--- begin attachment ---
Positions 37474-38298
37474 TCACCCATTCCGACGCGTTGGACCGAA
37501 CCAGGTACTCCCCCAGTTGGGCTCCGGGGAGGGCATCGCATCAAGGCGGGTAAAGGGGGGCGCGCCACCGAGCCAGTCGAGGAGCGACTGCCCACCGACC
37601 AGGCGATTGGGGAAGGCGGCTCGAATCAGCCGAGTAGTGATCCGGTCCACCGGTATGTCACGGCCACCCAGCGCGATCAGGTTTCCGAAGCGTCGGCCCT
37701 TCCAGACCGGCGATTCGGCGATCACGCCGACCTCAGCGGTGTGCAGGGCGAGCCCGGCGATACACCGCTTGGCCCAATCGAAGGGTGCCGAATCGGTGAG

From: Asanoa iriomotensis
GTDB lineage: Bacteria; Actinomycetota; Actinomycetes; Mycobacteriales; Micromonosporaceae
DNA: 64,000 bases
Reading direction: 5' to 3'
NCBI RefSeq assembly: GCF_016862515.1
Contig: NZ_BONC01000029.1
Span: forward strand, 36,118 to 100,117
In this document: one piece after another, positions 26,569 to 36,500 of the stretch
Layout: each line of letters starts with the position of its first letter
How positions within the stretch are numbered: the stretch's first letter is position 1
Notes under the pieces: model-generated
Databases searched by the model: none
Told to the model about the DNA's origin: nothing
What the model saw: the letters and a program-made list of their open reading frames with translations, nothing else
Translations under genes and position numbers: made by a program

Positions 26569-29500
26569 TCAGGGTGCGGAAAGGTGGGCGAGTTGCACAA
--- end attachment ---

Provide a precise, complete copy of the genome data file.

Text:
Positions 37474-38298
37474 TCACCCATTCCGACGCGTTGGACCGAA
37501 CCAGGTACTCCCCCAGTTGGGCTCCGGGGAGGGCATCGCATCAAGGCGGGTAAAGGGGGGCGCGCCACCGAGCCAGTCGAGGAGCGACTGCCCACCGACC
37601 AGGCGATTGGGGAAGGCGGCTCGAATCAGCCGAGTAGTGATCCGGTCCACCGGTATGTCACGGCCACCCAGCGCGATCAGGTTTCCGAAGCGTCGGCCCT
37701 TCCAGACCGGCGATTCGGCGATCACGCCGACCTCAGCGGTGTGCAGGGCGAGCCCGGCGATACACCGCTTGGCCCAATCGAAGGGTGCCGAATCGGTGAG

From: Asanoa iriomotensis
GTDB lineage: Bacteria; Actinomycetota; Actinomycetes; Mycobacteriales; Micromonosporaceae
DNA: 64,000 bases
Reading direction: 5' to 3'
NCBI RefSeq assembly: GCF_016862515.1
Contig: NZ_BONC01000029.1
Span: forward strand, 36,118 to 100,117
In this document: one piece after another, positions 26,569 to 36,500 of the stretch
Layout: each line of letters starts with the position of its first letter
How positions within the stretch are numbered: the stretch's first letter is position 1
Notes under the pieces: model-generated
Databases searched by the model: none
Told to the model about the DNA's origin: nothing
What the model saw: the letters and a program-made list of their open reading frames with translations, nothing else
Translations under genes and position numbers: made by a program

Positions 26569-29500
26569 TCAGGGTGCGGAAAGGTGGGCGAGTTGCACAA